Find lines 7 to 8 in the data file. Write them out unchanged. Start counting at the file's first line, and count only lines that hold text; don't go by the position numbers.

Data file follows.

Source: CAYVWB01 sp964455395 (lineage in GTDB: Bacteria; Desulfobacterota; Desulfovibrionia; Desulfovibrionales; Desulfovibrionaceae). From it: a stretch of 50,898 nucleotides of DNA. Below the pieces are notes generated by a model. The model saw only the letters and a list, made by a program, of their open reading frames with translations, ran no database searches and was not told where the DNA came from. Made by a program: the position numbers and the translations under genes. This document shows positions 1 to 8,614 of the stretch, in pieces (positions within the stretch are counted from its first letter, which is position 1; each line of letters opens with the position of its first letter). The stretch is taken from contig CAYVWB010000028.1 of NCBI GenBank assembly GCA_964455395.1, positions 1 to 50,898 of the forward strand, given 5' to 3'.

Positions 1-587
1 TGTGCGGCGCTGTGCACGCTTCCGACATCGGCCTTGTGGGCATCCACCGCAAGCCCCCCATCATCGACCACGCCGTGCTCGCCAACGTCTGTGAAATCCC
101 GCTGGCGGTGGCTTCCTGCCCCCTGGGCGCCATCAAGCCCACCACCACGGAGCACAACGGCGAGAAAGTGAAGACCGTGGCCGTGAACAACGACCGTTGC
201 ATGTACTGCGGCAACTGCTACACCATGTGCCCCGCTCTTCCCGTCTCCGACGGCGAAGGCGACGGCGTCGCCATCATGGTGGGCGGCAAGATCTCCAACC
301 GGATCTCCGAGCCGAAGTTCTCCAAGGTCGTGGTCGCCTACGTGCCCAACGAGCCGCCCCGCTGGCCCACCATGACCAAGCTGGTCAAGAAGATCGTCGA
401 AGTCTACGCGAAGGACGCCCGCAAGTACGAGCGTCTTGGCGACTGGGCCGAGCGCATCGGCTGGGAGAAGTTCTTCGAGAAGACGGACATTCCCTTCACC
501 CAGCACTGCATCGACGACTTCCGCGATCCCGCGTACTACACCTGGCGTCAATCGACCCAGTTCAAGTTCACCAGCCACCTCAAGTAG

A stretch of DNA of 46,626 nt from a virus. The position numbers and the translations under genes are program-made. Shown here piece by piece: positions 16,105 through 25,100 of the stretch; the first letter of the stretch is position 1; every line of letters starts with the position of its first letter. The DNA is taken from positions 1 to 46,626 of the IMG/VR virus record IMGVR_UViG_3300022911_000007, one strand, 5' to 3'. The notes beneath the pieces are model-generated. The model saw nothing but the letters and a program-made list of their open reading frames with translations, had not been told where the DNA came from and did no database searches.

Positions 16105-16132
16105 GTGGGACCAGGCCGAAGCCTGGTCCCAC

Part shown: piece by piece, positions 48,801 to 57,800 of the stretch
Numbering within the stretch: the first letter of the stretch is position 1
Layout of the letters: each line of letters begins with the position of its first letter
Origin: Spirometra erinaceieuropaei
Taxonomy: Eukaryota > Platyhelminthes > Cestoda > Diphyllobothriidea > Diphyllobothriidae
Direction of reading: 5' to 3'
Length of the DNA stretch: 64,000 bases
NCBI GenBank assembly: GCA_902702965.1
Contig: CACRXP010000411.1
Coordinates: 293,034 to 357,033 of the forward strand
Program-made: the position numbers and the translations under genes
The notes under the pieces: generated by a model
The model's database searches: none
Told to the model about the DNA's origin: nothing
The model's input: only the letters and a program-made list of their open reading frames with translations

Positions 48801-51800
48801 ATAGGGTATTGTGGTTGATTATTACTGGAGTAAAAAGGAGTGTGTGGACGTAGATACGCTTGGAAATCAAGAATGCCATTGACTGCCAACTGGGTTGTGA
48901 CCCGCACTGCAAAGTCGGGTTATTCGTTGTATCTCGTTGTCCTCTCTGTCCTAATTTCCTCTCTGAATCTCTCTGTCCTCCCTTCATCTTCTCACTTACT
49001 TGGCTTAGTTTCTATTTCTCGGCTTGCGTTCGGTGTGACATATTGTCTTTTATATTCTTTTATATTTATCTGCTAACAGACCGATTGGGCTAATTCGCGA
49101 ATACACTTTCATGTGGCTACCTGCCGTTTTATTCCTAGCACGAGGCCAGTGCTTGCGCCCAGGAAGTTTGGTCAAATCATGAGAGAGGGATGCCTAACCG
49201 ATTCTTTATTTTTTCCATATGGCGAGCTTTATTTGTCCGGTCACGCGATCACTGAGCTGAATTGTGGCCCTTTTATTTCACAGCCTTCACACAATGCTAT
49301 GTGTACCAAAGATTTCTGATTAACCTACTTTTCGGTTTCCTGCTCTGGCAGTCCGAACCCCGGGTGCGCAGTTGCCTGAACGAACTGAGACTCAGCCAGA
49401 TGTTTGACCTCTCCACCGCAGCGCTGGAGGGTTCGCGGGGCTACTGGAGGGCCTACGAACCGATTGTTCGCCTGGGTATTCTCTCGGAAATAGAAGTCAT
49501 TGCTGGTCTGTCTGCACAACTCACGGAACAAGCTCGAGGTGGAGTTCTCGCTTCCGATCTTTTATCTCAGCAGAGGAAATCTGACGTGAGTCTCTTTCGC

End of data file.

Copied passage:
401 AGTCTACGCGAAGGACGCCCGCAAGTACGAGCGTCTTGGCGACTGGGCCGAGCGCATCGGCTGGGAGAAGTTCTTCGAGAAGACGGACATTCCCTTCACC
501 CAGCACTGCATCGACGACTTCCGCGATCCCGCGTACTACACCTGGCGTCAATCGACCCAGTTCAAGTTCACCAGCCACCTCAAGTAG